In honor of Women’s History Month, let’s take a look at some of the ladies who have forged their own path in the world of classical music, and paved the way for a more equitable and dynamic atmosphere in a previously male-dominated realm.
Hildegard Von Bingen, Sibyl of The Rhine (1098-1179)
Benedictine nun, poet, composer and religious leader, she is one of only four women appointed Doctor of the Church, a designation reserved for advanced scholarship in the Catholic church. Her writings include biographies of saints, two treatises on medicine and natural history, and even works written in a language of her own creation! Traveling widely in Germany, she founded a new convent at Rupertsburg. Hildegard collected 77 of her lyric poems, created musical settings for each, and published “Symphonia Armonie Celestium Revelation,” making her one of the very first published female composers.
Louise Farrenc (1804-1875)
French composer, pianist and educator, Louise was an early activist for income equality. In 1842, she became the first woman appointed to the position of professeur at the Paris Conservatory, a post she held for 30 years. After the success of her “Nonet for Strings” in 1850, she demanded and received a salary competitive with her male colleagues. In 1862, she created a unique early music revival: a lecture recital series where her students paired her own compositions with those of Byrd, Frescobaldi and Rameau.
Doreen Carwithen (1922-2003)
Doreen found great success in an industry completely dominated by male composers, writing more than 30 film scores in the 1940s and ’50s. International fame came to her after an impressive compositional accomplishment: the score for Elizabeth is Queen, the official film of the coronation of Queen Elizabeth II, was completed in just 3 days. She also created the score for the 1952 documentary about the Royal Family, Travel Royal.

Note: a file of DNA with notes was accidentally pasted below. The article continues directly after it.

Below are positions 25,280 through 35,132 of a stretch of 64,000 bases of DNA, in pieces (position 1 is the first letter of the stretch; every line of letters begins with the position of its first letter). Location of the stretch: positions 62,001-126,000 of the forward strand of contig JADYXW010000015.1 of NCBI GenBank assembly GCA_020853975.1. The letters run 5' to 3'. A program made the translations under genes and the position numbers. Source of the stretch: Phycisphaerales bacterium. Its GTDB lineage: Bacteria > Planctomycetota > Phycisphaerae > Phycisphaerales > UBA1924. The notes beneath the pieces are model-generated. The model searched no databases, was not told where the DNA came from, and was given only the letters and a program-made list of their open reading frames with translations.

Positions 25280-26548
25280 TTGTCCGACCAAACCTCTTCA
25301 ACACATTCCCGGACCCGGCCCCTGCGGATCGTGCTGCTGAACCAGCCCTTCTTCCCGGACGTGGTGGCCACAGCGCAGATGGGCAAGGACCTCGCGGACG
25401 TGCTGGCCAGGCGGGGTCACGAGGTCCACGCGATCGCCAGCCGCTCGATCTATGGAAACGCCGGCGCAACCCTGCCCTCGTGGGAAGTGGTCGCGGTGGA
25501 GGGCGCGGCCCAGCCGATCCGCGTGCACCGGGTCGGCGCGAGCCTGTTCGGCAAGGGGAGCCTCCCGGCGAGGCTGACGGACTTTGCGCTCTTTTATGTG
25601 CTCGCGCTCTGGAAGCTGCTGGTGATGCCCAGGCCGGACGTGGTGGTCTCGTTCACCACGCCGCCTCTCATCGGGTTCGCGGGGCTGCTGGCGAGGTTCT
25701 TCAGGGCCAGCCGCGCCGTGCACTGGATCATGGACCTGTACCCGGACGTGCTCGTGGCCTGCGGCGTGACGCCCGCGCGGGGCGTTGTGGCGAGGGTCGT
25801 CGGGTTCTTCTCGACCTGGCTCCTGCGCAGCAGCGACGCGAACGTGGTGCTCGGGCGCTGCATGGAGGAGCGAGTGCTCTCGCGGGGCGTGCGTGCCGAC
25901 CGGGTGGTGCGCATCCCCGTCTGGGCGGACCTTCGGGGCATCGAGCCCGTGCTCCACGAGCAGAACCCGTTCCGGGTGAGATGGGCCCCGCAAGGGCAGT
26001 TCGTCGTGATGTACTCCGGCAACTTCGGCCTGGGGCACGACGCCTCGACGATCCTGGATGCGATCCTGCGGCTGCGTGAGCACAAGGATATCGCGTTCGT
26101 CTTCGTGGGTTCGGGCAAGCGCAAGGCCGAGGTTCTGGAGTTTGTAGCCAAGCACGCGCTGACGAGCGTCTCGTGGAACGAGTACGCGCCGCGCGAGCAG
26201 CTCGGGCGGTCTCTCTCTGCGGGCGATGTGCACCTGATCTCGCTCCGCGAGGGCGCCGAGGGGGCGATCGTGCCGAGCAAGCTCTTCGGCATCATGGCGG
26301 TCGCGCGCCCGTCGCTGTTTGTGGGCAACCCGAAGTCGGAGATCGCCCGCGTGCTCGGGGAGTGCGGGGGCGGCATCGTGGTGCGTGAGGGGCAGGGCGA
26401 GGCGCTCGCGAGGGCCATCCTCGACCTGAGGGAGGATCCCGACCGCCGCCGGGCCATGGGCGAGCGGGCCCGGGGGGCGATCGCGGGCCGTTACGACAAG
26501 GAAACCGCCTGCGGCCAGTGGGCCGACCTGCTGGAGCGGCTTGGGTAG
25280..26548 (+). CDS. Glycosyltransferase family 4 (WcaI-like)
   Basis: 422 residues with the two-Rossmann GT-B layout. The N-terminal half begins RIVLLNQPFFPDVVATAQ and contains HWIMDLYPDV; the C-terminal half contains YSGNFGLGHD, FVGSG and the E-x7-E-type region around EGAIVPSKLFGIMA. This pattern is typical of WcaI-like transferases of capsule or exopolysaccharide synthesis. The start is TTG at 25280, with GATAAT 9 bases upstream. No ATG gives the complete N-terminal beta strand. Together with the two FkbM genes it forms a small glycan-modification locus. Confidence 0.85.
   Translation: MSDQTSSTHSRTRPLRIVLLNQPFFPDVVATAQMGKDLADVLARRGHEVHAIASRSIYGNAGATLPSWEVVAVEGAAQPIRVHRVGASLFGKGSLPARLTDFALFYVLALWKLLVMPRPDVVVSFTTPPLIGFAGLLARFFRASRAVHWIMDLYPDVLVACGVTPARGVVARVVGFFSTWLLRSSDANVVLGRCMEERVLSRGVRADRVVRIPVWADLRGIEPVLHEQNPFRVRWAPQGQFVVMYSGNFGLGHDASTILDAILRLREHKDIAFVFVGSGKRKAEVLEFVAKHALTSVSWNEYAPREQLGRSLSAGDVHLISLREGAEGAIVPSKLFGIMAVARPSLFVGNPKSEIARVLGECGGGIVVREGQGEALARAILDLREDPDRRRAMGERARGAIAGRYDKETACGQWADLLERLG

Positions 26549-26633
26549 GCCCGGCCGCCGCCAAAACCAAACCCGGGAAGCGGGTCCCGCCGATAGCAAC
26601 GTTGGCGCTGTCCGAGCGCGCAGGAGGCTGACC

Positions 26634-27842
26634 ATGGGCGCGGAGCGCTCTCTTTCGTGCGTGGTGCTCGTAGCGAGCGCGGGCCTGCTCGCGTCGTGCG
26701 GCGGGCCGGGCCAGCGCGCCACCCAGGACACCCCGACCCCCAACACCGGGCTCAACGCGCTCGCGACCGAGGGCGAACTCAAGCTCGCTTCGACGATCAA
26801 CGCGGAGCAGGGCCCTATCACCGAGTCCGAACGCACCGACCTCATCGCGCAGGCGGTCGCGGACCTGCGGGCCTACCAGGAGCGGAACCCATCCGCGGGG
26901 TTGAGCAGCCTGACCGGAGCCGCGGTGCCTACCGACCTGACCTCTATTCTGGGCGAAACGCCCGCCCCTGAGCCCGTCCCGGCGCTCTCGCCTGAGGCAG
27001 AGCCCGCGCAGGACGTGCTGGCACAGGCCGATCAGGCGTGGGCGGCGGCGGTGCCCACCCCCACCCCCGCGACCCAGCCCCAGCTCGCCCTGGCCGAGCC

It only took 54 years, but English composer and pianist Rachel Portman was the first female composer to win an Oscar for Best Original Score in 1996 for her work on the film adaptation of Jane Austen’s Emma. She has composed over 100 scores for film TV and theatre, and in 2020 she created a recording of her works for solo piano, “Ask The River”.
Tona combines an international career as a violinist and mezzo-soprano with an advocacy role for transgender issues in the arts. Tona was the first transgender woman to headline at Carnegie Hall in a program of African-American composers with an all-inclusive LGBT cast of performers, and was the first transgender woman of color to perform the national anthem for a sitting president at the LGBT Leadership Gala for President Barack Obama.
Dr. Lucy Jones
Dr. Jones is the founder and Chief Scientist of the Dr. Lucy Jones Center for Science and Society, with a mission to foster the understanding and application of scientific information in the creation of more resilient communities. She is also a Research Associate at the Seismological Laboratory of Caltech, as well as an accomplished string player and composer. While performing with Los Angeles Baroque, she composed a piece for four viols that is a musical graph of the rising earth temperature, In Nomine Terra Calens (In the Name of a Warming Earth).